I am taking the diet issue seriously, though. I want to bring down Puzzola’s numbers AND I want my cats to be on the BEST diet possible. I have eliminated anything that contains corn and wheat and by-products (oh yes, I am the crazy cat lady reading labels in pet food stores…), and the raw meat diet is also OUT–even before it began!–but we have been giving all the cats some slightly cooked meat (cooked rare), the same meat we ourselves eat…

We have always given our cats what we thought was the best cat food available (only bought at the local pet food store, no supermarket brands, no crappy cheap stuff with fillers and so on ). But now we’re not so sure it’s the very best. I’ve been looking at cat food that is grain-free and possibly also low in iodine (but not Hill’s y/d, which can also cause problems, it seems!)…

Unfortunately, there are no simple answers…and so my search goes on…


  1. Hi Margaret, sorry to hear about your cat. I have started feeding my dog raw organic mince and chicken, I did try kangaroo meat but he did not like it. I gave it to my friend and her cat loved it. Have done research on it and it’s very good for both humans and animals, not sure if you can get it in Italy. I hope your cat responds to curcumin quickly and gets better soon. I also give my dog curcumin and have been for about three years, he is 12 and still looks like a puppy.

  2. Hi Margaret.

    I know you have mentioned before that your cats are “inside cats” , meaning they do not normally go outside. I was wondering if you are somehow supplementing them with vitamin d in order to keep them vitamin d sufficient. I’ve read before that glass, as in window glass can have uv blocking effects further making it harder for your cats to get vitamin d from sun exposure. They need vitamin d just like we do in order to help maintain good health and their bodies are setup to convert uv rays from the sun in a similar way to humans.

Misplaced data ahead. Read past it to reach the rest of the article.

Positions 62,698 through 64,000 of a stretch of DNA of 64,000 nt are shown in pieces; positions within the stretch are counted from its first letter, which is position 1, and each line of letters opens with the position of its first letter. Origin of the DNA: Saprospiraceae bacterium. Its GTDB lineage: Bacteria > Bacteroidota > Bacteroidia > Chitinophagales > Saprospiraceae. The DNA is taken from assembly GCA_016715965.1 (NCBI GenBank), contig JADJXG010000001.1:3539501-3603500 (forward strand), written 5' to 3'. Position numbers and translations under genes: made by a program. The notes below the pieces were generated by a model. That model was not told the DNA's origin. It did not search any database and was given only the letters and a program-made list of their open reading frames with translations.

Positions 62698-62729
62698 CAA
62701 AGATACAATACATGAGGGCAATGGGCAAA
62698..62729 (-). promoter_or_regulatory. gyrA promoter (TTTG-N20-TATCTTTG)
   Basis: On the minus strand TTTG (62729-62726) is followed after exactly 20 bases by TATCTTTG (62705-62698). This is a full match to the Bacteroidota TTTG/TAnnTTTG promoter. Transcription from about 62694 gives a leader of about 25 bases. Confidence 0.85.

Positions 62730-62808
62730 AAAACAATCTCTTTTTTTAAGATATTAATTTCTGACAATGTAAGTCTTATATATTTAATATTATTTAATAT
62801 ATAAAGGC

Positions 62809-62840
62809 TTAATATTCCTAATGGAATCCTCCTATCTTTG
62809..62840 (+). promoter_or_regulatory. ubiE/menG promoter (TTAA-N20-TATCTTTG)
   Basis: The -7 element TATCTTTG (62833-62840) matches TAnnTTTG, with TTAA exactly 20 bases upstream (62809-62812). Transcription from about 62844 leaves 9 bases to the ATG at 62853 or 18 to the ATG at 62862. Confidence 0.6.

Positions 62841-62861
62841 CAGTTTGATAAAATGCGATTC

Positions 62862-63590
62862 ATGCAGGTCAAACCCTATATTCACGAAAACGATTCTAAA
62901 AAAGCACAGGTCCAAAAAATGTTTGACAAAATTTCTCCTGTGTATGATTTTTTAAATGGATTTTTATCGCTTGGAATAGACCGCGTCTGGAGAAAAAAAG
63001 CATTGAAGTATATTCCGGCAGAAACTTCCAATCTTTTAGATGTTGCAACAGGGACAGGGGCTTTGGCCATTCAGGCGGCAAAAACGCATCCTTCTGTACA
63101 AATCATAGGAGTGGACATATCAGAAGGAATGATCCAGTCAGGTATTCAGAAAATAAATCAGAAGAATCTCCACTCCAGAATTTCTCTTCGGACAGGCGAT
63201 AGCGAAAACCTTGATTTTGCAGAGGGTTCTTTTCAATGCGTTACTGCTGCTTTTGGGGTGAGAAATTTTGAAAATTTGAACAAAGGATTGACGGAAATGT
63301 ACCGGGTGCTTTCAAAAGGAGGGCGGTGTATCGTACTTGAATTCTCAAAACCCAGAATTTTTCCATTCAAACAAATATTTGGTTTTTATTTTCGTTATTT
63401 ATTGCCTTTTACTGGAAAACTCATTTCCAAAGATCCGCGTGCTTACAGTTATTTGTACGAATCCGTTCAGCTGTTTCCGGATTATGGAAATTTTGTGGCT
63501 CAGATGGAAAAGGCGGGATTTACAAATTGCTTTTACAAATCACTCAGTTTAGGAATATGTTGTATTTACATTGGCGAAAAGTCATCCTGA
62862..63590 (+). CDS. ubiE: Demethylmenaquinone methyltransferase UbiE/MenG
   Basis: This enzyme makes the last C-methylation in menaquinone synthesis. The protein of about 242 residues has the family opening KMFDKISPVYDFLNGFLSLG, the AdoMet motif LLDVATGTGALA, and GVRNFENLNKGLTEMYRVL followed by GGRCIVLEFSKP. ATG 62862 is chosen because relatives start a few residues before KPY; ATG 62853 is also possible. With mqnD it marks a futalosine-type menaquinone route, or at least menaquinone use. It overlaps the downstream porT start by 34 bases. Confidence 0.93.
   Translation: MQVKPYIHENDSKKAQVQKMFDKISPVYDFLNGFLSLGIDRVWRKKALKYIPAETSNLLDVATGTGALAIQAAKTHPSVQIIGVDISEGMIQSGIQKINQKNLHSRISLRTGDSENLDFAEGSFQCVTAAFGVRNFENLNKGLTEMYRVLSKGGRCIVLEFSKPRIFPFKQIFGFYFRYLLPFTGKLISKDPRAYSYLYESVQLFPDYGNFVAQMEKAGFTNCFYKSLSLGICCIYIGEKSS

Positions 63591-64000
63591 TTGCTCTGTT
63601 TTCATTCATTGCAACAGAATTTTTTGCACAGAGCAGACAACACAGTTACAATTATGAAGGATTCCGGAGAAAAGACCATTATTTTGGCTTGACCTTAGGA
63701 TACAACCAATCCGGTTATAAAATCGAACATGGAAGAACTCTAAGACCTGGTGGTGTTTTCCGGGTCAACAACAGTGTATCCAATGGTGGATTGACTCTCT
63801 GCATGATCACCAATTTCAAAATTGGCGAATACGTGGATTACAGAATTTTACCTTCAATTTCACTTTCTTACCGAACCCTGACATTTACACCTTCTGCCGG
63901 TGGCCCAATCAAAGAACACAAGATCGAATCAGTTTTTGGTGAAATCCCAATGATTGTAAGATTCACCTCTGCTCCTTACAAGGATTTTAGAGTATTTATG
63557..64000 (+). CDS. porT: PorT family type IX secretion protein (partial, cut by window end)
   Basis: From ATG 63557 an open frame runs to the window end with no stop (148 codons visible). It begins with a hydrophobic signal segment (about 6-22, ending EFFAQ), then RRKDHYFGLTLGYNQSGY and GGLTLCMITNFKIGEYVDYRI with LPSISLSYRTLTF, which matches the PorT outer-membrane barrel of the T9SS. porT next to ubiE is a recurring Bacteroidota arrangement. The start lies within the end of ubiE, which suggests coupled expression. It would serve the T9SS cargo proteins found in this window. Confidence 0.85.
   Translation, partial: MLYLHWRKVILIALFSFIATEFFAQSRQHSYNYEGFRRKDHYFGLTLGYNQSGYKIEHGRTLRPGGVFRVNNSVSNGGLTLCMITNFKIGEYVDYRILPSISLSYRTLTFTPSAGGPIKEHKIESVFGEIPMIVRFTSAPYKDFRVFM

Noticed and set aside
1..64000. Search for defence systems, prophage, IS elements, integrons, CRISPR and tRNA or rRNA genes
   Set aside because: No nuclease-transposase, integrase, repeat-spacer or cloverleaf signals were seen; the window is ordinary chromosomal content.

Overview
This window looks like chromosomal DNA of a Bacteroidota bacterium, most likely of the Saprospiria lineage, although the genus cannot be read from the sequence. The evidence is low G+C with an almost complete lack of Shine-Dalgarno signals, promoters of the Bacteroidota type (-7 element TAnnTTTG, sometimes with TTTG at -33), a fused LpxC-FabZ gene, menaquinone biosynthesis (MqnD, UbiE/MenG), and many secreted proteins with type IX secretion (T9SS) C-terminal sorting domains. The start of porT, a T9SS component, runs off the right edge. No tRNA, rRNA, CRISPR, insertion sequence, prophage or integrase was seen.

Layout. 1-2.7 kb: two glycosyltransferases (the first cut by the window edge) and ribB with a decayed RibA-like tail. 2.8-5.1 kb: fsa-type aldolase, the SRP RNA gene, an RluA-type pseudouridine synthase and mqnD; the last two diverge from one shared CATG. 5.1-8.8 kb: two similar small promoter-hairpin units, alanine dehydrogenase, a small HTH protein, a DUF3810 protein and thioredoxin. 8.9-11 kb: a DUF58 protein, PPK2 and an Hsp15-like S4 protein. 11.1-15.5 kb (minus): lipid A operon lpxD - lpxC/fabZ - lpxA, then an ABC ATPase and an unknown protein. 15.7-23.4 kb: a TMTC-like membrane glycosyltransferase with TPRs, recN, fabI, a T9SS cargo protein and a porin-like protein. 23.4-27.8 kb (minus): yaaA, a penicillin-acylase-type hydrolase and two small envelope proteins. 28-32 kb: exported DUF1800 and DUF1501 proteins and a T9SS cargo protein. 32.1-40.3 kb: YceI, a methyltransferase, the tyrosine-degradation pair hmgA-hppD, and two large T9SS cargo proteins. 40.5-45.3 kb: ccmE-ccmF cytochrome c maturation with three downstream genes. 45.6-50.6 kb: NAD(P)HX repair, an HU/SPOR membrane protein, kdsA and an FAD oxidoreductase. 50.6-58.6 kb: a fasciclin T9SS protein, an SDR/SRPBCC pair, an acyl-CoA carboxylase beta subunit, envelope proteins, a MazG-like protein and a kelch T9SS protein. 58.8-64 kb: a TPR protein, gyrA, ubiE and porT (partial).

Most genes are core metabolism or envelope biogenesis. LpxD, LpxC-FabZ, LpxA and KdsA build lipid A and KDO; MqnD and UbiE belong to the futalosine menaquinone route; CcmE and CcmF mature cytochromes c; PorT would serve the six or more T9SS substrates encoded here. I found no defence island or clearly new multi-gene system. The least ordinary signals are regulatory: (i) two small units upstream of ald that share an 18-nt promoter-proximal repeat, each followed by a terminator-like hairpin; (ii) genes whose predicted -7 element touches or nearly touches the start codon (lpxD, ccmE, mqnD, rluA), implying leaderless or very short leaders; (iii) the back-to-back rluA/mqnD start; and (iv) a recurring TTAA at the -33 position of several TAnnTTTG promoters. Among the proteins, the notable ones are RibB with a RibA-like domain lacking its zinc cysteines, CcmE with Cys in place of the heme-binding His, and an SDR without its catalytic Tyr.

In humans, vitamin d deficiency health issues can show stronger symptoms as winter ends when vitamin d levels can reach their lowest levels as fat stored reserves are depleted and no new vitamin d is produced until the sun gets higher in the sky as spring advances. It is said that vitamin d is not actively produced from sun exposure until your shadow is shorter than you are tall as a general rule of thumb and that would be the earliest that meaningful production would start. How’s your shadow looking in your neck of the woods right now?

    Some human studies show that vitamin d deficiency is common in people with hyperthyroidism. I imagine that your “inside cats” would normally be vitamin d deficient if you are not actively supplementing them in some way??? Even if vitamin d deficiency is not the cause of your cat’s hyperthyroidism, it might be a contributing factor and making Puzzola vitamin d sufficient may help the healing process. Vitamin d is anti-inflammatory and chronic inflammation can definitely disturb the healing process.

    In any case, you can have your cat’s vitamin d level tested to rule this out as a contributing factor and to make sure it is at an optimal level to promote healing during an ongoing disease process. I have not researched it, but I suspect that vitamin d cofactors like K-2, magnesium, calcium etc. might also be helpful. I would say ask your vet, but it sounds like you might be better off asking your “next vet”!
    Best of luck and health, Puzzola!


  3. Hi Margaret

    My thoughts are with you and Puzzola. You left me such a nice and comforting comment when my cat Catie passed away last month. I still miss her terribly. She had hyperthyroidism as well. She was 16 years old and it was difficult to get her to take her medication no matter how I tried to disguise it. My vet had it made into a compound I rubbed in her ears. She loved her ears pet so it worked well. I am glad the Puzzola tolerates her meds well and even likes the curcumin!! She is a beautiful cat. I love the pictures you posted. I wish her wellness and healing! I know it’s so hard to have a pet with a chronic illness. She has a good mama though! It sounds like you are on top if things and love all of your cats so much. Give extra love to Puzzola and know you are in my thoughts!

  4. I also have a hyperthyroid cat and am hoping for the best.Now using curcumin.It works best with an oil .Because Itty Bitty won’t touch the stuff I use a feeding syringe.I use 5ml coconut oil mixed with 50 grams of curcumin and just shoot it down his throat.I do that with any supplement that he won’t eat.Easy as pie this way

Leave a Reply

Your email address will not be published. Required fields are marked *